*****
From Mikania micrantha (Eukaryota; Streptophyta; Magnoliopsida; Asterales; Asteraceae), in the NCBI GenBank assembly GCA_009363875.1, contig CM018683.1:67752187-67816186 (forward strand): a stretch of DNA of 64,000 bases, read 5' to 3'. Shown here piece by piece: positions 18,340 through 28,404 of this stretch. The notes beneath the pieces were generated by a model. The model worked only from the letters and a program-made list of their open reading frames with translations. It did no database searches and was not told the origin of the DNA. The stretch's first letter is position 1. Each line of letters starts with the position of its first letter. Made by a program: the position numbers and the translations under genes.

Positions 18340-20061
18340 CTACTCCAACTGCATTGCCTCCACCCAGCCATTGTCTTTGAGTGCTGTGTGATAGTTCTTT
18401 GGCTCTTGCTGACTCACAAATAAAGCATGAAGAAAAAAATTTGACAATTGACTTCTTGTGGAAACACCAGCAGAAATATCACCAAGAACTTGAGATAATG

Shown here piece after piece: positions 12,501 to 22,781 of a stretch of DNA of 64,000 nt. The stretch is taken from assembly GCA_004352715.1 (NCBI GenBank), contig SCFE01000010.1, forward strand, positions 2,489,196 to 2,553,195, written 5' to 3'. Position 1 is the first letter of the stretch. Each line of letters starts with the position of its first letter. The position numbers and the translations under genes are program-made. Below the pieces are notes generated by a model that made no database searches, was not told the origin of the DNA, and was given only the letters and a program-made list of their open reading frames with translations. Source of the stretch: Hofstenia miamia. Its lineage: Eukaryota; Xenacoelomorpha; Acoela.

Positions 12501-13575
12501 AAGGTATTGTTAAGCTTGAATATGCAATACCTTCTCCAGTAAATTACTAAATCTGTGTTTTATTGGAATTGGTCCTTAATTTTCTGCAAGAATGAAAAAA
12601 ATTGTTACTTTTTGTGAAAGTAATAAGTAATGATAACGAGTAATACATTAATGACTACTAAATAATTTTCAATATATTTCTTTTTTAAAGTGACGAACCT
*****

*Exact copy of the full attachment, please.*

From Mikania micrantha (Eukaryota; Streptophyta; Magnoliopsida; Asterales; Asteraceae), in the NCBI GenBank assembly GCA_009363875.1, contig CM018683.1:67752187-67816186 (forward strand): a stretch of DNA of 64,000 bases, read 5' to 3'. Shown here piece by piece: positions 18,340 through 28,404 of this stretch. The notes beneath the pieces were generated by a model. The model worked only from the letters and a program-made list of their open reading frames with translations. It did no database searches and was not told the origin of the DNA. The stretch's first letter is position 1. Each line of letters starts with the position of its first letter. Made by a program: the position numbers and the translations under genes.

Positions 18340-20061
18340 CTACTCCAACTGCATTGCCTCCACCCAGCCATTGTCTTTGAGTGCTGTGTGATAGTTCTTT
18401 GGCTCTTGCTGACTCACAAATAAAGCATGAAGAAAAAAATTTGACAATTGACTTCTTGTGGAAACACCAGCAGAAATATCACCAAGAACTTGAGATAATG

Shown here piece after piece: positions 12,501 to 22,781 of a stretch of DNA of 64,000 nt. The stretch is taken from assembly GCA_004352715.1 (NCBI GenBank), contig SCFE01000010.1, forward strand, positions 2,489,196 to 2,553,195, written 5' to 3'. Position 1 is the first letter of the stretch. Each line of letters starts with the position of its first letter. The position numbers and the translations under genes are program-made. Below the pieces are notes generated by a model that made no database searches, was not told the origin of the DNA, and was given only the letters and a program-made list of their open reading frames with translations. Source of the stretch: Hofstenia miamia. Its lineage: Eukaryota; Xenacoelomorpha; Acoela.

Positions 12501-13575
12501 AAGGTATTGTTAAGCTTGAATATGCAATACCTTCTCCAGTAAATTACTAAATCTGTGTTTTATTGGAATTGGTCCTTAATTTTCTGCAAGAATGAAAAAA
12601 ATTGTTACTTTTTGTGAAAGTAATAAGTAATGATAACGAGTAATACATTAATGACTACTAAATAATTTTCAATATATTTCTTTTTTAAAGTGACGAACCT